The winning streak began one year into Hanna-Barbera’s existence with The Huckleberry Hound Show (1958-61), a segment of which Yogi Bear, got spun off into his own show in 1961. Next came Quickdraw McGraw as well as Augie Doggie and Doggie Daddy (1959-1961). In 1960 they launched their first prime time animated series The Flintstones, probably their most successful single franchise. In 1961, the characters of Snagglepuss, Yakky Doodle and Top Cat all debuted. In 1962, Wally Gator, Touche Turtle & Dum Dum, and Lippy the Lion & Hardy Har Har. In 1962 their second prime-time series The Jetsons. In 1964, Magilla Gorilla, Ricochet Rabbit and Jonny Quest. In 1965, Atom Ant, Secret Squirrel and The Hillbilly Bears. They dabbled in classic comedy with animated versions of Laurel and Hardy (1966) and Abbott and Costello (1967). In 1966 Frankenstein Jr. and Space Ghost were introduced. In 1968, their first live action show, The Banana Splits, in collaboration with Sid and Marty Krofft. Now we’re entering MY Saturday morning era!
In the late ’60s Hanna-Barbera did a rash of cartoons clearly modeled on the popularity of Edwardian themed racing movies like The Great Race (1965), Those Magnificent Men in Their Flying Machines (1965), and Those Daring Young Men in Their Jaunty Jalopies (1969). These shows were The Wacky Races (1968), The Perils of Penelope Pitstop (1969) and Dastardly and Muttley and Their Flying Machines (1969).
Then a spate of teen comedies clearly inspired by Filmation’s The Archies (1968), including Scooby Doo (1969, which has to rank with The Flintstones as one of Hanna-Barbera’s most successful shows), Josie and the Pussycats (1970), Speed Buggy (1973), and Wheelie and the Chopper Bunch (1974). They also tapped into popular trends with The Harlem Globetrotters (1970) and Help…It’s the Hair Bear Bunch! (1971). In the early ’70s they tried two new prime time animated sitcoms, Where’s Huddles? (1970) and Wait ’til Your Father Gets Home (1972). Inch High Private Eye arrived in 1973, as did The Superfriends. Hong Kong Phooey (1974) plugged into the vogue for martial arts and the tv show Kung Fu. After Filmation had a hit with an animated version of The Brady Bunch, Hanna-Barbera mined the sitcom universe too and came up with Jeannie (1973, based on I Dream of Jeannie), The Addams Family (1973), and Partridge Family 2200 A.D. (1974). Korg 70,000 B.C. (1974) was an innovative live action show with a prehistoric setting. Then came Grape Ape (1975), Dynomutt (1976), and Jabberjaw (1977), a shark character clearly modeled on Curly Howard of The Three Stooges.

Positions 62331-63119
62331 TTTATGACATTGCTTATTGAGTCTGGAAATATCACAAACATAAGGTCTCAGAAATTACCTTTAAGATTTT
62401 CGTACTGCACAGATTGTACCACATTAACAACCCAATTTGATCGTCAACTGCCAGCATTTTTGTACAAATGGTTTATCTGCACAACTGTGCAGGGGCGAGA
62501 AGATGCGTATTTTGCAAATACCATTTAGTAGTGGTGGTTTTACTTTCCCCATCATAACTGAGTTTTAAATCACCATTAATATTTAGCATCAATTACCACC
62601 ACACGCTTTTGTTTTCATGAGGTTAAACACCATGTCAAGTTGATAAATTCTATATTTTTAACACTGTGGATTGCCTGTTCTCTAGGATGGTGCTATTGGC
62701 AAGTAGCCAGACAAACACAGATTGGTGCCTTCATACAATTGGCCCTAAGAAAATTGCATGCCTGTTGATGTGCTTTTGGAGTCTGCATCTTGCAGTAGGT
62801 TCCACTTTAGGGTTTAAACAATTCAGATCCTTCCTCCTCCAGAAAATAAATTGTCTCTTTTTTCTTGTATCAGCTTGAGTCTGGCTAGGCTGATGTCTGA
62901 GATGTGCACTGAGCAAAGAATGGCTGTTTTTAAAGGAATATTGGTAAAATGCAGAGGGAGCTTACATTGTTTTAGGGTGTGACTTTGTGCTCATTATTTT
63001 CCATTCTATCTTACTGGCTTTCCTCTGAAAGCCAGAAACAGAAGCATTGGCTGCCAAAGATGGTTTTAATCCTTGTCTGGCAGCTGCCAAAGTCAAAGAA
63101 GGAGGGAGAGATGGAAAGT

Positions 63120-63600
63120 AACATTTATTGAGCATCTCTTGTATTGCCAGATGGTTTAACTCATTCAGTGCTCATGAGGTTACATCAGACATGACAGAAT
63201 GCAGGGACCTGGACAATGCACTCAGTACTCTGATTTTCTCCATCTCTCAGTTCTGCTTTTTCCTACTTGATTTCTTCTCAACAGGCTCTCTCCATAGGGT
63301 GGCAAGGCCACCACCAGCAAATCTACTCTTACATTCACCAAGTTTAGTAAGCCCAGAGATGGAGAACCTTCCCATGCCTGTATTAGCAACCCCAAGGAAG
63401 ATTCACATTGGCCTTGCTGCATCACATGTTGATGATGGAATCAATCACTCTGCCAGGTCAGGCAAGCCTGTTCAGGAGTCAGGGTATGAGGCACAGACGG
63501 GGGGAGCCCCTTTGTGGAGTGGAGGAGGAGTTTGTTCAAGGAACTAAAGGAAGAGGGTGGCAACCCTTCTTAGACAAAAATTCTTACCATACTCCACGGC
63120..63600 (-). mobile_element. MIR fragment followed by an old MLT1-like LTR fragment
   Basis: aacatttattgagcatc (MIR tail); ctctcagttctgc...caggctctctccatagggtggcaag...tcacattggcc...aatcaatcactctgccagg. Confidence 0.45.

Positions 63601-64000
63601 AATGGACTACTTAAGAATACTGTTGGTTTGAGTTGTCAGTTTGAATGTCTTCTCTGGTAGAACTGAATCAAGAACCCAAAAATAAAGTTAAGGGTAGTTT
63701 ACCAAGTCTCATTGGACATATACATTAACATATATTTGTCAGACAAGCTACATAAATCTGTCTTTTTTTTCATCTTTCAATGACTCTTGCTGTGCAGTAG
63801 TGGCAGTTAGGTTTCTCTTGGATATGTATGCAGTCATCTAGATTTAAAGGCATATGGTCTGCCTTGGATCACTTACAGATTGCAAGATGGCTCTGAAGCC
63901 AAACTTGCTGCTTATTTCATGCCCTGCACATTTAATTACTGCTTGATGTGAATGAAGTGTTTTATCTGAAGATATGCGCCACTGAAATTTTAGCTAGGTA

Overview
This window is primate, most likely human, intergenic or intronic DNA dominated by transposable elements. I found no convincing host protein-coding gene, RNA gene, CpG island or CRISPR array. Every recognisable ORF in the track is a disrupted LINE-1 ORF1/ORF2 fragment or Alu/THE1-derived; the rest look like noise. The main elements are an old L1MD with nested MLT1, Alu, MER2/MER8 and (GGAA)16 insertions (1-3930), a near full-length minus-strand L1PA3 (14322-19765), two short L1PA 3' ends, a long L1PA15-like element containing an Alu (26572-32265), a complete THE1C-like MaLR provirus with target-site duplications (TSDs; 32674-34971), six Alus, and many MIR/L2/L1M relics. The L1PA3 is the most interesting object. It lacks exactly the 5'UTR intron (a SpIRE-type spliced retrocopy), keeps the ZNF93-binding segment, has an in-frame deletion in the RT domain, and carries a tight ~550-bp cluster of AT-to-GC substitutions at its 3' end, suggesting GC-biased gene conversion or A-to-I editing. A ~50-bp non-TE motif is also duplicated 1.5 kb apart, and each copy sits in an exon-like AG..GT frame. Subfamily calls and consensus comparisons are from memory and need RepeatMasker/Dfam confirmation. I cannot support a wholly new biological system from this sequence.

In the ’70s, Hanna-Barbera seems to have gotten the word that kids were tuning into primetime TV on ABC, judging by their programming. The savvy Laff-a-Lympics (1977) seems to have been inspired by Battle of the Network Stars, and brought nearly all of their classic characters out of retirement. Captain Caveman and the Teen Angels (1977) was at least partially inspired by Charlie’s Angels. Then came Fonz and the Happy Days Gang (1980), Laverne and Shirley in the Army (1982). The Gary Coleman Show (1982) was spun off of NBC’s Different Strokes. And CB Bears (1977) also borrowed heavily from a pop culture trend. Getting back to classic comedy, Hanna-Barbera produced an animated version of The Little Rascals (1982).
The ’80s and ’90s were a bit after my time, but there was no missing their most successful shows The Smurfs (1981), The Snorks (1984), and The Powerpuff Girls (1998). And I would like to throw in an honorable mention for Hanna-Barbera’s 1988 cartoon starring Martin Short’s Ed Grimley!
During the later decades of course, there were a zillion crossover series, reboots, live action versions, and a bewildering number of new permutations of the classic Hanna-Barbera characters in team-ups. And there were scores of other shows I didn’t even mention, haven’t seen, never heard of! By the final years of the 20th century the company was merged into others, and Hanna-Barbera’s shows passed into nostalgia.